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Lessons Learned from Skype’s Outage

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On December 22nd, 1600 GMT, the Skype services started to become unavailable, in the beginning for a small part of the users, then for more and more, until the network was down for about 24 hours. A week later, Lars Rabbe, CIO at Skype, explained what happened in a post-mortem analysis of the outage.

At its core, Skype relies on a third generation P2P network that has lots of peer nodes and a number of supernodes, one for several hundreds of nodes. Since Skype does not have a centralized directory to support finding routes between two or more nodes that want to communicate, the virtual network uses supernodes as directories. When a client enters Skype, it registers itself with a supernode, giving its IP address so it can be found by other clients who might want to establish a communication. Supernodes are then interrogated when someone wants to start an IM or voice/video session with another client, the target IP is obtained and a direct communication link is opened between the two clients. Supernodes are vital elements of Skype’s network.

Skype also runs a number of support servers responsible for delivering offline messages. Due to an unexpectedly large number of undelivered messages, these servers sent the messages some time later. A bug in Skype for Windows version made the application crash when receiving late messages. The latest Skype version,, and previous versions for Windows and all the other versions for non-Windows machines were not affected by the bug, but the problem was that around 50% of the users were using the faulty version, which was the initial version when Skype 5 was released. Approximately 40% of all Skype users that were online crashed, taking down around 30% of all supernodes.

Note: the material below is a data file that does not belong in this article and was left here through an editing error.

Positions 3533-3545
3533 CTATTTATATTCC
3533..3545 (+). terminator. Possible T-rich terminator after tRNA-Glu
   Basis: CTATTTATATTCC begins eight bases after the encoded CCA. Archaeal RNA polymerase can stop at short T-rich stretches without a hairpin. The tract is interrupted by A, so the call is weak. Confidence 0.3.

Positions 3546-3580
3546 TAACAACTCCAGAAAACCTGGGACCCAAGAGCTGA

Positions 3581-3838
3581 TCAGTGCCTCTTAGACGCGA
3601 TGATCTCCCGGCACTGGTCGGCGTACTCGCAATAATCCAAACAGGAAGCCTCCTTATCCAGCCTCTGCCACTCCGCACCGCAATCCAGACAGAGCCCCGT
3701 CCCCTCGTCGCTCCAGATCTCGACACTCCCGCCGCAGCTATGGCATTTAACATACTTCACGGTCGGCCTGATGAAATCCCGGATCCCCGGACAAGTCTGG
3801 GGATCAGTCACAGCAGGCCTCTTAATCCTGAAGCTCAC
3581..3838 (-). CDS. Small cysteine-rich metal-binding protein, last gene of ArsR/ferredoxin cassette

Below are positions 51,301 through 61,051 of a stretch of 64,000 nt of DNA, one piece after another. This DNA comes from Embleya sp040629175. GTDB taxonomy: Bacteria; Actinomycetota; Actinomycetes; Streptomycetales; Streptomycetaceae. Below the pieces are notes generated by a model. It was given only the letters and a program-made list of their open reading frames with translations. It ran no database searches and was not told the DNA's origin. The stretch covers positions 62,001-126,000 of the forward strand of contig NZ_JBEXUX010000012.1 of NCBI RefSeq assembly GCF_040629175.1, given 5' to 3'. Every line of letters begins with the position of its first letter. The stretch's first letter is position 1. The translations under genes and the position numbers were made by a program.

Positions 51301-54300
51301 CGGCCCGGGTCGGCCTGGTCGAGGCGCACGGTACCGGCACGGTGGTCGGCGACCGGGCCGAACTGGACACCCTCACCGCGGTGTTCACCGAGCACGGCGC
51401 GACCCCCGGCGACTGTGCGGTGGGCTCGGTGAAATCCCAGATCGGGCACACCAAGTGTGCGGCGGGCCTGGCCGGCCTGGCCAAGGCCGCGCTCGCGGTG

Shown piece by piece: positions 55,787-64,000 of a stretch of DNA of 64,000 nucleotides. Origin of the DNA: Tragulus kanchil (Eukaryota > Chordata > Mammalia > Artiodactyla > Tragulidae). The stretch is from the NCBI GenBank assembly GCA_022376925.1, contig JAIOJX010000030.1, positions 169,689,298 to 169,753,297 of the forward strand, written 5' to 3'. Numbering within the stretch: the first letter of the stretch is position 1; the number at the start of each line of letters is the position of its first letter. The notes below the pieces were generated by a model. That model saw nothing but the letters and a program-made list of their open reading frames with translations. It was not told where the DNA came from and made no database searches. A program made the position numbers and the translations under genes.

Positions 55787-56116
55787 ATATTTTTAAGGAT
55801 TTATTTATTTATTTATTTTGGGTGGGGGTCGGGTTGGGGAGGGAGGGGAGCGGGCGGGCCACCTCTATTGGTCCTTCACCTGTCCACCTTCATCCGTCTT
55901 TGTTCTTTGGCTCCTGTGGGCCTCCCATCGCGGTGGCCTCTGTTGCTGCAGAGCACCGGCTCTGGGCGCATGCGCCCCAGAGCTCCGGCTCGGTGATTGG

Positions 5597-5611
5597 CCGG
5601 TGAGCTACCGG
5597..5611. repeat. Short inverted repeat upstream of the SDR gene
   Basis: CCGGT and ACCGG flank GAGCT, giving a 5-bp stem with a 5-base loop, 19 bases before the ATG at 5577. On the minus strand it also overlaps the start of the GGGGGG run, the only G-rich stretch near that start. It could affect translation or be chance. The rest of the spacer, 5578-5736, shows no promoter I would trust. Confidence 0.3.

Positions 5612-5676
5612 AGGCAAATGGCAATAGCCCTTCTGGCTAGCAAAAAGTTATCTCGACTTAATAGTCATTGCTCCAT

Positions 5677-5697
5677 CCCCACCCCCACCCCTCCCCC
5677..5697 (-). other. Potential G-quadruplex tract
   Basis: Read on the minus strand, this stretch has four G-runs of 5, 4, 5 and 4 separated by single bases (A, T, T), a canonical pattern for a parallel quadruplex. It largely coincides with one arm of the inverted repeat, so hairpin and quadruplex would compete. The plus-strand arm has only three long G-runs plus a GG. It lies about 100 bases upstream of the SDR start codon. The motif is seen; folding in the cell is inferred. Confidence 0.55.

Clients that continued to be up and running, and clients that restarted the application had their network searches directed to the supernodes still running, leading to an overload of those. Since Skype has in place a protection when a supernode is overloaded, so it would not consume too much of a client’s system’s resources, the supernodes started to shutdown automatically one after another, leading to a generalized failure of the network.

Skype cannot function without supernodes, so the company started initially hundreds then thousands of supernodes hoping to restore the service. They did not specify what systems they used for that, maybe some of their own or some on Amazon EC2. The network started to build itself around these supernodes, the service being restored after 24 hours. They said they stopped most supernodes they had to start, leaving a few around in case there was a sign of trouble, being known that the network is very used during Christmas.

One important lesson to be learned is this: many users do not update their software if they don’t have to. Skype had a newer version in place, without the triggering bug, but most users had the buggy one. Skype is going to review the auto-updating process, perhaps implementing something like Google Chrome has:

We will also be reviewing our processes for providing ‘automatic’ updates to our users so that we can help keep everyone on the latest Skype software. We believe these measures will reduce the possibility of this type of failure occurring again.

Another issue is that one should do all possible to make sure the software is thoroughly tested, Skype deciding to review their “testing processes to determine better ways of detecting and avoiding bugs which could affect the system.”

The last lesson, but not the least, is the capacity of the Skype servers supporting the network, such as those serving offline IM, Rabbe mentioning they “will keep under constant review the capacity of our core systems that support the Skype user base, and continue to invest in both capacity and resilience of these systems.”

The enterprise version, Skype Connect, was not affected by the outage, according to Peter Parkes, Skype’s blogger-in-chief.

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